Molecular detection of Hepatozoon canis and Babesia canis vogeli in domestic dogs from Cuiabá, Brazil

Detecção molecular de Hepatozoon canis e Babesia canis vogeli em cães domésticos de Cuiabá, Brasil

Mariana Granziera Spolidorio Mariana de Medeiros Torres Wilma Neres da Silva Campos Andréia Lima Tomé Melo Michelle Igarashi Alexandre Mendes Amude Marcelo Bahia Labruna Daniel Moura Aguiar About the authors

Abstracts

The objective of this study was to report for the first time infection by Hepatozoon spp. and Babesia spp. in 10 dogs from the city of Cuiabá, State of Mato Grosso, central-western Brazil. A pair of primers that amplifies a 574 bp fragment of the 18S rRNA of Hepatozoon spp., and a pair of primers that amplifies a 551 bp fragment of the gene 18S rRNA for Babesia spp. were used. Six dogs were positive for Babesia spp., and 9 were positive for Hepatozoon spp. Co-infection of Babesia spp. and Hepatozoon spp. was seen in 5 dogs. Sequenced samples revealed 100% identity with B. canis vogeli, and H. canis. This is the first molecular detection of H. canis in domestic dogs from Cuiabá. Additionally, it is described for the first time the presence of B. canis vogeli circulating among dogs in Cuiabá.

Hepatozoon canis; Babesia canis vogeli; dogs; Mato Grosso; Brazil


O objetivo deste estudo foi relatar pela primeira vez a infecção por Hepatozoon spp. e Babesia spp. em cães domésticos provenientes da cidade de Cuiabá, estado de Mato Grosso. Foram utilizados pares de primers que amplificam um fragmento de 574 pb do gene 18S rRNA de Hepatozoon spp., e 551 pb do gene 18S rRNA para Babesia spp. Dos 10 cães amostrados, 6 apresentaram-se positivos para Babesia spp., e 9 foram positivos para Hepatozoon spp. pela PCR. Co-infecção entre Babesia spp. e Hepatozoon spp. ocorreu em 5 cães. As amostras revelaram 100% de identidade com B. canis vogeli, e as amostras que foram positivas para Hepatozoon spp. foram 100% idênticas a H. canis. Esta é a primeira identificação molecular de H. canis em cães domésticos em Cuiabá. Adicionalmente, descrevemos pela primeira vez a presença de B. canis vogeli circulando entre cães em Cuiabá.

Hepatozoon canis; Babesia canis vogeli; cães; Mato Grosso; Brasil


RESEARCH NOTE

Molecular detection of Hepatozoon canis and Babesia canis vogeli in domestic dogs from Cuiabá, Brazil

Detecção molecular de Hepatozoon canis e Babesia canis vogeli em cães domésticos de Cuiabá, Brasil

Mariana Granziera SpolidorioI; Mariana de Medeiros TorresII; Wilma Neres da Silva CamposII; Andréia Lima Tomé MeloII; Michelle IgarashiIII; Alexandre Mendes AmudeIII; Marcelo Bahia LabrunaI; Daniel Moura AguiarIV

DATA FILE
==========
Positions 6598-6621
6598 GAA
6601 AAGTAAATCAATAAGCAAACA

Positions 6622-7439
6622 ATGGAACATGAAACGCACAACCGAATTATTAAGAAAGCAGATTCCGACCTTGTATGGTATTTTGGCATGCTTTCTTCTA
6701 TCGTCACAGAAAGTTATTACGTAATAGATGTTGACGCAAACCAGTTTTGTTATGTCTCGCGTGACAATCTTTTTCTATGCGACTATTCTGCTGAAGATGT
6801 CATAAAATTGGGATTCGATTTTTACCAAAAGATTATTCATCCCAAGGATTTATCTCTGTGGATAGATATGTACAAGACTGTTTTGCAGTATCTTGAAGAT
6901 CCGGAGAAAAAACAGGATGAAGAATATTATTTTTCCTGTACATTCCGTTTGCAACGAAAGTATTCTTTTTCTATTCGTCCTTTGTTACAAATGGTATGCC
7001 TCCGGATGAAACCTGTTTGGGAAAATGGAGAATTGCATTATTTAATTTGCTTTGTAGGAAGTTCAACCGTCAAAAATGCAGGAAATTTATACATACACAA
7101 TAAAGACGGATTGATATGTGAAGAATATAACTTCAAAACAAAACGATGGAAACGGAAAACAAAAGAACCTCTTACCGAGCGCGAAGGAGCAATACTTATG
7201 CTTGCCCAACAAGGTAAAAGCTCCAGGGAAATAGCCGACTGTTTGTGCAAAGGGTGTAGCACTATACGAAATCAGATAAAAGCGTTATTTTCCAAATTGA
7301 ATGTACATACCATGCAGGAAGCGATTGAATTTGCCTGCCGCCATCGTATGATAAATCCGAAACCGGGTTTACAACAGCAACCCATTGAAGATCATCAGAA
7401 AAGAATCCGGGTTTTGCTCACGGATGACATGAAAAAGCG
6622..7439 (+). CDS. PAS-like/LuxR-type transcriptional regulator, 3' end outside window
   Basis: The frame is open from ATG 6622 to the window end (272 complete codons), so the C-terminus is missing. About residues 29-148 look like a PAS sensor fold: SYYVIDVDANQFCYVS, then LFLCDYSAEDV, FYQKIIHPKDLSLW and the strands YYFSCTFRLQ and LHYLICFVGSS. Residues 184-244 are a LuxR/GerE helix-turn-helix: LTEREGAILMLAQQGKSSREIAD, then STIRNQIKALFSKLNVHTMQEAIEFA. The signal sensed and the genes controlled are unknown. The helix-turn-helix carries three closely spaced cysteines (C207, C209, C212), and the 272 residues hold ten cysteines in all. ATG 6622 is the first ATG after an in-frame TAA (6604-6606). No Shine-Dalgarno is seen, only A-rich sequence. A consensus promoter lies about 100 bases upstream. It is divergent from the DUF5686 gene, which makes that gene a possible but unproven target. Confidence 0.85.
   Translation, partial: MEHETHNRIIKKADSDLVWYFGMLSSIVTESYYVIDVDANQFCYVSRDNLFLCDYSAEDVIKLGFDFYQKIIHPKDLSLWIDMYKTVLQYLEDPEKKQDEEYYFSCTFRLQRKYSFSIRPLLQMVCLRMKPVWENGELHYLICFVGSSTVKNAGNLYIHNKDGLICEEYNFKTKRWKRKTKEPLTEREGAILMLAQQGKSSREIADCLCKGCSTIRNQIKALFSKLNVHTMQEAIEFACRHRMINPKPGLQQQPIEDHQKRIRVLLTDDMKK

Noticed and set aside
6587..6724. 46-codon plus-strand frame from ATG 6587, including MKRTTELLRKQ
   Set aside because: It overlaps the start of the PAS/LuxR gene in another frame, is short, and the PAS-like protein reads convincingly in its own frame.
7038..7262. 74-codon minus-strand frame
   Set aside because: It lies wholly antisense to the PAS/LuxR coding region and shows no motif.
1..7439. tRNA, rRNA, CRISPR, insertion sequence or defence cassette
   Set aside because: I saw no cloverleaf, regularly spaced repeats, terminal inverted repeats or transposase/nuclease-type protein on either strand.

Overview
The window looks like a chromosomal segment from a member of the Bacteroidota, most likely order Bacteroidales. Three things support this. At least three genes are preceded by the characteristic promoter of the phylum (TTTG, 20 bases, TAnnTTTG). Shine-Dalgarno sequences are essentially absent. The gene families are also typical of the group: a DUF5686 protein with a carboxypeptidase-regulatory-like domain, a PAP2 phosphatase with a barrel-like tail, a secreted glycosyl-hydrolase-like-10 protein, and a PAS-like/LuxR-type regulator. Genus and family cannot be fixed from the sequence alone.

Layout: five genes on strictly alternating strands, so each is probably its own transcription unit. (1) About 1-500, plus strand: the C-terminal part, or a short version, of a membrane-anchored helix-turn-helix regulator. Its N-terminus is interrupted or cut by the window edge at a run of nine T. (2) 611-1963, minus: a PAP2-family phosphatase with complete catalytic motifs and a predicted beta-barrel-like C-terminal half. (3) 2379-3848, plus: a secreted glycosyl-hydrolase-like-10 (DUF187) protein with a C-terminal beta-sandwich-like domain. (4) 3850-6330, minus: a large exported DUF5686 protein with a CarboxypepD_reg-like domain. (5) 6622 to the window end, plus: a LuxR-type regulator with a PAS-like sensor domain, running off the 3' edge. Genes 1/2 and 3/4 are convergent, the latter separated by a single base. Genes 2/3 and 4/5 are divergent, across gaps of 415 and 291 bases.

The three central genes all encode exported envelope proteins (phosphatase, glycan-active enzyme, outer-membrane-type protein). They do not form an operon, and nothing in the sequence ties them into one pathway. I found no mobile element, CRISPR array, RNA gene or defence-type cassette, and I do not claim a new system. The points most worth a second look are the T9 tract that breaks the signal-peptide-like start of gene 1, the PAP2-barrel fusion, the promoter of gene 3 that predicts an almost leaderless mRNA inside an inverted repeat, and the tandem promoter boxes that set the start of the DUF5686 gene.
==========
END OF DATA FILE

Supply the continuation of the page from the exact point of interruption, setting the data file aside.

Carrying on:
IDepartamento de Medicina Veterinária Preventiva e Saúde Animal, Universidade de São Paulo - USP

IIPrograma de Pós-Graduação em Ciências Veterinárias, Universidade Federal de Mato Grosso - UFMT

IIICurso de Medicina Veterinária, Universidade de Cuiabá - UNIC

IVDepartamento de Clínica Médica Veterinária, Universidade Federal de Mato Grosso - UFMT

Corresponding author

ABSTRACT

The objective of this study was to report for the first time infection by Hepatozoon spp. and Babesia spp. in 10 dogs from the city of Cuiabá, State of Mato Grosso, central-western Brazil. A pair of primers that amplifies a 574 bp fragment of the 18S rRNA of Hepatozoon spp., and a pair of primers that amplifies a 551 bp fragment of the gene 18S rRNA for Babesia spp. were used. Six dogs were positive for Babesia spp., and 9 were positive for Hepatozoon spp. Co-infection of Babesia spp. and Hepatozoon spp. was seen in 5 dogs. Sequenced samples revealed 100% identity with B. canis vogeli, and H. canis. This is the first molecular detection of H. canis in domestic dogs from Cuiabá. Additionally, it is described for the first time the presence of B. canis vogeli circulating among dogs in Cuiabá.

Keywords:Hepatozoon canis, Babesia canis vogeli, dogs, Mato Grosso, Brazil.

RESUMO

O objetivo deste estudo foi relatar pela primeira vez a infecção por Hepatozoon spp. e Babesia spp. em cães domésticos provenientes da cidade de Cuiabá, estado de Mato Grosso. Foram utilizados pares de primers que amplificam um fragmento de 574 pb do gene 18S rRNA de Hepatozoon spp., e 551 pb do gene 18S rRNA para Babesia spp. Dos 10 cães amostrados, 6 apresentaram-se positivos para Babesia spp., e 9 foram positivos para Hepatozoon spp. pela PCR. Co-infecção entre Babesia spp. e Hepatozoon spp. ocorreu em 5 cães. As amostras revelaram 100% de identidade com B. canis vogeli, e as amostras que foram positivas para Hepatozoon spp. foram 100% idênticas a H. canis. Esta é a primeira identificação molecular de H. canis em cães domésticos em Cuiabá. Adicionalmente, descrevemos pela primeira vez a presença de B. canis vogeli circulando entre cães em Cuiabá.

Palavras-chave:Hepatozoon canis, Babesia canis vogeli, cães, Mato Grosso, Brasil.

Hepatozoon species known to infect dogs are tick-borne protozoans transmitted through the ingestion of infected ticks that cause disease in dogs throughout the world. This infection is easily misdiagnosed by veterinarians as general symptoms are similar to those seen in other tick-borne diseases such as ehrlichiosis and babesiosis (McCULLY et al., 1975; MURATA et al., 1991). Similar clinical and hematological findings for canine hepatozoonosis and babesiosis include fever, lethargy, anorexia, weight loss, anemia, neutrophilia and thrombocytopenia (GREENE et al., 2006). Two Hepatozoon species have been described in dogs, H. canis (RUBINI et al., 2005; PALUDO et al., 2005) and H. americanum (BANETH et al., 2000); the former is responsible for all Brazilian cases reported in domestic dogs, and the latter is responsible for North American cases. Recently, new genotypes of Hepatozoon spp. including one closely related to H. americanum were identified in wild carnivores from Brazil (ANDRÉ et al., 2010). While Rhipicephalus sanguineus has been incriminated as a vehicle in the transmission of H. canis (SPOLIDORIO et al., 2009), other studies have found evidence that Amblyomma ovale is a natural vector as this tick has been found to be naturally infected by H. canis, and able to acquire and transmit H. canis to dogs (FORLANO et al., 2005; RUBINI et al., 2009). Rhipicephalus sanguineus is the most common ixodid tick in urban areas in Brazil, and is also responsible for the transmission of Babesia sp. in dogs (LABRUNA; PEREIRA, 2001). In Brazil two Babesia species infecting dogs have been reported, B. canis vogeli (PASSOS et al., 2005) and B. gibsoni (TRAPP et al., 2006). However, in the city of Cuiabá, State of Mato Grosso, central-western Brazil, species of Hepatozoon sp. and Babesia sp. have not yet been reported in domestic dogs.